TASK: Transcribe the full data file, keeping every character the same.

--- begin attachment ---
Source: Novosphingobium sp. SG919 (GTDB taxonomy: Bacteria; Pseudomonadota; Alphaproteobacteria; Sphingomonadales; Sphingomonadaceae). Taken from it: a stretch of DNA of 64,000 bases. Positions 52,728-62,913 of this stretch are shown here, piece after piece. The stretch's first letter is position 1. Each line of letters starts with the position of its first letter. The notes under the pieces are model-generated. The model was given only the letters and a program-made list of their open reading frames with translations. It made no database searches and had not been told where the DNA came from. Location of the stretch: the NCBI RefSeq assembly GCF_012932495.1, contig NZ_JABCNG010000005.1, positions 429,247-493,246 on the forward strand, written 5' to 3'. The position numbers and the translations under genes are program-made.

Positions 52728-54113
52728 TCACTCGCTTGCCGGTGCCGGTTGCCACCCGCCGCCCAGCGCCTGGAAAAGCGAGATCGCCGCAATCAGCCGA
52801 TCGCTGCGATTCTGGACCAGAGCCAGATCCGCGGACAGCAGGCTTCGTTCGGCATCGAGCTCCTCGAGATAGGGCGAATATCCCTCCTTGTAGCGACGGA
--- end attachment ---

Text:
Source: Novosphingobium sp. SG919 (GTDB taxonomy: Bacteria; Pseudomonadota; Alphaproteobacteria; Sphingomonadales; Sphingomonadaceae). Taken from it: a stretch of DNA of 64,000 bases. Positions 52,728-62,913 of this stretch are shown here, piece after piece. The stretch's first letter is position 1. Each line of letters starts with the position of its first letter. The notes under the pieces are model-generated. The model was given only the letters and a program-made list of their open reading frames with translations. It made no database searches and had not been told where the DNA came from. Location of the stretch: the NCBI RefSeq assembly GCF_012932495.1, contig NZ_JABCNG010000005.1, positions 429,247-493,246 on the forward strand, written 5' to 3'. The position numbers and the translations under genes are program-made.

Positions 52728-54113
52728 TCACTCGCTTGCCGGTGCCGGTTGCCACCCGCCGCCCAGCGCCTGGAAAAGCGAGATCGCCGCAATCAGCCGA
52801 TCGCTGCGATTCTGGACCAGAGCCAGATCCGCGGACAGCAGGCTTCGTTCGGCATCGAGCTCCTCGAGATAGGGCGAATATCCCTCCTTGTAGCGACGGA